Thinking about Father’s Day, I was touched by the story of Dick Hoyt and his endearing love for his son. It’s a story that will move everyone. If you haven’t heard of Dick, take a minute to read about his selfless devotion.
Dick and his wife Judy were blessed with the birth of their son Rick but during Rick’s delivery the umbilical cord became wrapped around his neck, depriving him of oxygen. The prognosis was grim for any normal life and it was suggested to Dick and Judy that they ought to institutionalize Rick. Rather than do what many thought was easiest for them, they committed to raise their son as normally as possible, despite his severe limitations, not the least of which was his inability to walk.
Dick was no athlete. But when Rick was in high school he heard of a 5 mile fundraiser for the family of a student who had died. Rick encouraged his Dad to enter and push him along in his wheelchair. Of course, Dick, who was not in any kind of running shape, began to train for what became a life changing event. After the race, Rick told his father that as he was being pushed along he no longer felt handicapped. That was all it took!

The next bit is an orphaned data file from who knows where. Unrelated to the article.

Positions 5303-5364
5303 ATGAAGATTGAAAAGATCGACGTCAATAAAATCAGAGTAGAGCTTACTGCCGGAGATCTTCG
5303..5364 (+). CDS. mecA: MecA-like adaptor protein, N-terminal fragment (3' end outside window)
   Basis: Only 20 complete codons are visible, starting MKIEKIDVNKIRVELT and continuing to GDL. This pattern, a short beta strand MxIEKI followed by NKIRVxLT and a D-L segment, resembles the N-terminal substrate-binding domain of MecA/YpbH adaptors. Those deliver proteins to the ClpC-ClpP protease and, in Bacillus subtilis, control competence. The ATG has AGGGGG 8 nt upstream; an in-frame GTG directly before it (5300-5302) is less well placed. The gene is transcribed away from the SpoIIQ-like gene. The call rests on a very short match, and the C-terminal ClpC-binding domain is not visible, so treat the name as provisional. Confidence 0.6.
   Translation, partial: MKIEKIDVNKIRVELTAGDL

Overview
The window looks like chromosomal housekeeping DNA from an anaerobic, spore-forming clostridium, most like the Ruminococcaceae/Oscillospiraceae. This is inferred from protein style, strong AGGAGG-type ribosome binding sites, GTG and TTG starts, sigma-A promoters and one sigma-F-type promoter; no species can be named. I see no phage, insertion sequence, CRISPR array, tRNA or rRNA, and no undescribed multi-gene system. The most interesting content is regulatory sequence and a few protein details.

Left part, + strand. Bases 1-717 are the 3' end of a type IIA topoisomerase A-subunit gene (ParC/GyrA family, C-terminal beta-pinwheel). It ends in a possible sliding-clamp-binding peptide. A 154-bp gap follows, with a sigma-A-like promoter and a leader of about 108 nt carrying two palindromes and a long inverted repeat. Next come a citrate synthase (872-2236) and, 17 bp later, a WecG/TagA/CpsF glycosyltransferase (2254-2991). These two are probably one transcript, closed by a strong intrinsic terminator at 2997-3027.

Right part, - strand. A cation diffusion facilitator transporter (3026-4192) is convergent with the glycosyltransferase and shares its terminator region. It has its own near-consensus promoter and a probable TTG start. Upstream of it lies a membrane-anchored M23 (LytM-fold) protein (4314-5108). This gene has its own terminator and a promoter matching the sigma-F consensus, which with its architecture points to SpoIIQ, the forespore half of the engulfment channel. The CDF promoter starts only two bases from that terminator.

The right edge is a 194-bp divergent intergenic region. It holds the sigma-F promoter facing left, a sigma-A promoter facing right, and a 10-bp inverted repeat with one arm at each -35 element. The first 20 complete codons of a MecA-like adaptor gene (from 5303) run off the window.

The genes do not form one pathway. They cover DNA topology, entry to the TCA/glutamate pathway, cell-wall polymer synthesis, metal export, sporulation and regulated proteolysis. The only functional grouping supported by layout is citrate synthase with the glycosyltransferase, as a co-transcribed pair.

Dick began serious training and entered the Boston Marathon in 1979 which he completed pushing Rick in a special cart. Not only were they changing their lives but countless others who they inspired. Along the way, Dick was drawn to competing in triathlons, as well. In completing 210 of these grueling events, he has pulled Rick in a raft during the 2.4 mile swim, pushed him in a cart during the 26.2 mile run and pulled him in a cart behind his bike during the 112 mile cycling portion. It’s extraordinary to compete at this level but to do it as he has, is unbelievable! The 2009 Boston Marathon marked their 1000th event. To read more of their amazing story, go to TeamHoyt.com.
Dads are often called on to perform selfless acts for their children, although not all as publicly and energetically as Dick Hoyt. Many of these acts are remembered and appreciated, others may go unnoticed by the world or barely acknowledged. Father’s Day is a reminder for us to remember all that our fathers have done for us and, if you are still fortunate to have your father, don't miss the opportunity to tell him something you might later wish that you had.